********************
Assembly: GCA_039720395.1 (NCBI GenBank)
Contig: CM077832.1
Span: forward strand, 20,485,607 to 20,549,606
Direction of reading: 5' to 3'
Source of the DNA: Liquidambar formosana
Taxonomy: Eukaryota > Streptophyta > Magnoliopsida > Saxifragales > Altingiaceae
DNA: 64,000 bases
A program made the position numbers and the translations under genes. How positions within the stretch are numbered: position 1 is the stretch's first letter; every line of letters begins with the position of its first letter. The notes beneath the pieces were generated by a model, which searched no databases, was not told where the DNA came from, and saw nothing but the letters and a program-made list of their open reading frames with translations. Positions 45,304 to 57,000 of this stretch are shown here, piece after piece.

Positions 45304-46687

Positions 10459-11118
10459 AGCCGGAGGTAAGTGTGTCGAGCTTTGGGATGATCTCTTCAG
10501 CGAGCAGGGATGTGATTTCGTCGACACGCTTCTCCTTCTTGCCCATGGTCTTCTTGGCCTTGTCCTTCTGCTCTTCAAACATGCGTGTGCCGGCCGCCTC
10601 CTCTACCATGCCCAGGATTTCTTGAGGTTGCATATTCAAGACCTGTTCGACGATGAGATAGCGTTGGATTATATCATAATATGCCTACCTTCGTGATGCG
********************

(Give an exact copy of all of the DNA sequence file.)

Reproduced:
Assembly: GCA_039720395.1 (NCBI GenBank)
Contig: CM077832.1
Span: forward strand, 20,485,607 to 20,549,606
Direction of reading: 5' to 3'
Source of the DNA: Liquidambar formosana
Taxonomy: Eukaryota > Streptophyta > Magnoliopsida > Saxifragales > Altingiaceae
DNA: 64,000 bases
A program made the position numbers and the translations under genes. How positions within the stretch are numbered: position 1 is the stretch's first letter; every line of letters begins with the position of its first letter. The notes beneath the pieces were generated by a model, which searched no databases, was not told where the DNA came from, and saw nothing but the letters and a program-made list of their open reading frames with translations. Positions 45,304 to 57,000 of this stretch are shown here, piece after piece.

Positions 45304-46687

Positions 10459-11118
10459 AGCCGGAGGTAAGTGTGTCGAGCTTTGGGATGATCTCTTCAG
10501 CGAGCAGGGATGTGATTTCGTCGACACGCTTCTCCTTCTTGCCCATGGTCTTCTTGGCCTTGTCCTTCTGCTCTTCAAACATGCGTGTGCCGGCCGCCTC
10601 CTCTACCATGCCCAGGATTTCTTGAGGTTGCATATTCAAGACCTGTTCGACGATGAGATAGCGTTGGATTATATCATAATATGCCTACCTTCGTGATGCG